Cellular microbiology 2018 MAR

Modelling persistent Mycoplasma pneumoniae infection of human airway epithelium.

Prince OA et al.


Mycoplasma pneumoniae is a human respiratory tract pathogen causing acute and chronic airway disease states that can include long-term carriage and extrapulmonary spread. The mechanisms of persistence and migration beyond the conducting airways, however, remain poorly understood. We previously described an acute exposure model using normal human bronchial epithelium (NHBE) in air-liquid interface culture, showing that M. pneumoniae gliding motility is essential for initial colonisation and subsequent spread, including localisation to epithelial cell junctions. We extended those observations here, characterizing M. pneumoniae infection of NHBE for up to 4 weeks. Colonisation of the apical surface was followed by pericellular invasion of the basolateral compartment and migration across the underlying transwell membrane. Despite fluctuations in transepithelial electrical resistance and increased NHBE cell desquamation, barrier function remained largely intact. Desquamation was accompanied by epithelial remodelling that included cytoskeletal reorganisation and development of deep furrows in the epithelium. Finally, M. pneumoniae strains S1 and M129 differed with respect to invasion and histopathology, consistent with contrasting virulence in experimentally infected mice. In summary, this study reports pericellular invasion, NHBE cytoskeletal reorganisation, and tissue remodelling with persistent infection in a human airway epithelium model, providing clear insight into the likely route for extrapulmonary spread.
Human gene therapy 2018 JUN

Transducing Airway Basal Cells with a Helper-Dependent Adenoviral Vector for Lung Gene Therapy.

H. Cao et al.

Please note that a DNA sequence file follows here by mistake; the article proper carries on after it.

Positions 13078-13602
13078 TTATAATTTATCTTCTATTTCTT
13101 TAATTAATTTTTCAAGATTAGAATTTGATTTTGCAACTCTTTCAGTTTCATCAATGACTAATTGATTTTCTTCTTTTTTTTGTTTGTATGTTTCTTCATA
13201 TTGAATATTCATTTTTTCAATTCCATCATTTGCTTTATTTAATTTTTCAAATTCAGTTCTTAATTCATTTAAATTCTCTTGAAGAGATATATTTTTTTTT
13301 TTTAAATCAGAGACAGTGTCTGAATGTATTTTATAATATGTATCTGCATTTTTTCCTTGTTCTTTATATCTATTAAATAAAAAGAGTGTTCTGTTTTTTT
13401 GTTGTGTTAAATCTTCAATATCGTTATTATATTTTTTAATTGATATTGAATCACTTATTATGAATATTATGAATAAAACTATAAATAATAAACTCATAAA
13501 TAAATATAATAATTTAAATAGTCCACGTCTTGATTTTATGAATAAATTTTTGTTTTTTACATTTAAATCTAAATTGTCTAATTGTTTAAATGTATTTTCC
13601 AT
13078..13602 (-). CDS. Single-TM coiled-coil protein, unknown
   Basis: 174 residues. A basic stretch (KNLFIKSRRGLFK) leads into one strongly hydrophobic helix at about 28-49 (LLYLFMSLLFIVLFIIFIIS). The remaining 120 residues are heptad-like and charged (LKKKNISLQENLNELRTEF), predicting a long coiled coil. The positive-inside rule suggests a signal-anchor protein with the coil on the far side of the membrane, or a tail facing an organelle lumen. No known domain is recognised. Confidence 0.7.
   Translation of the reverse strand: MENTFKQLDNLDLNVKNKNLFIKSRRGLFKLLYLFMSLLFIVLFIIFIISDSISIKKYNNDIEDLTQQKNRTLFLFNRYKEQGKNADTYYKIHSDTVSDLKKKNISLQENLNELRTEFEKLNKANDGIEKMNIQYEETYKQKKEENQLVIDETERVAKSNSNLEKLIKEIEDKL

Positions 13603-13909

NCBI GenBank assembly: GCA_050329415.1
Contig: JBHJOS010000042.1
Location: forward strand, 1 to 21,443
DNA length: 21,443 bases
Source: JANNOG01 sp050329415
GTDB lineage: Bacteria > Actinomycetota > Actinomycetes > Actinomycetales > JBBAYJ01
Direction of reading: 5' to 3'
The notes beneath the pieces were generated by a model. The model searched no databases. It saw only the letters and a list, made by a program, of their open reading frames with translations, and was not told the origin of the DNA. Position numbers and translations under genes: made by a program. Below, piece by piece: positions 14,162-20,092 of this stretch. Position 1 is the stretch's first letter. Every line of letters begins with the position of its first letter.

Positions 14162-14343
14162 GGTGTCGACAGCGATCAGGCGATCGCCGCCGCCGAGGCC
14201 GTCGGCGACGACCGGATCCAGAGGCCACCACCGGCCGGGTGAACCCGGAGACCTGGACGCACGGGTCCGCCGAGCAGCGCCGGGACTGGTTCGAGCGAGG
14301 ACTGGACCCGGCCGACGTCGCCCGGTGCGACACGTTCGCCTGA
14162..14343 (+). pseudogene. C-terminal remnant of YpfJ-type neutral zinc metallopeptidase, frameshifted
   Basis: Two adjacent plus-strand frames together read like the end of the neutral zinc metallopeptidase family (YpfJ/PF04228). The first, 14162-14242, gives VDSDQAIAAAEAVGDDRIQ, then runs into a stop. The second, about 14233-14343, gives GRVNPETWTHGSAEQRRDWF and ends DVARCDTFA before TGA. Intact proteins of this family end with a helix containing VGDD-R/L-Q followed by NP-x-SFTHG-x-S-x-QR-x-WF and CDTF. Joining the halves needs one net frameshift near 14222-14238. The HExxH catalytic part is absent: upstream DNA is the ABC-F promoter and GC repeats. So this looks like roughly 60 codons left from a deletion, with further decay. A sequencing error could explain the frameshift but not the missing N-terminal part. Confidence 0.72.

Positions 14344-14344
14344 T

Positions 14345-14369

A major challenge in developing gene-based therapies for airway diseases such as cystic fibrosis (CF) is sustaining therapeutic levels of transgene expression over time. This is largely due to airway epithelial cell turnover and the host immunogenicity to gene delivery vectors. Modern gene editing tools and delivery vehicles hold great potential for overcoming this challenge. There is currently not much known about how to deliver genes into airway stem cells, of which basal cells are the major type in human airways. In this study, helper-dependent adenoviral (HD-Ad) vectors were delivered to mouse and pig airways via intranasal delivery, and direct bronchoscopic instillation, respectively. Vector transduction was assessed by immunostaining of lung tissue sections, which revealed that airway basal cells of mice and pigs can be targeted in vivo. In addition, efficient transduction of primary human airway basal cells was verified with an HD-Ad vector expressing green fluorescent protein. Furthermore, we successfully delivered the human CFTR gene to airway basal cells from CF patients, and demonstrated restoration of CFTR channel activity following cell differentiation in air-liquid interface culture. Our results provide a strong rationale for utilizing HD-Ad vectors to target airway basal cells for permanent gene correction of genetic airway diseases.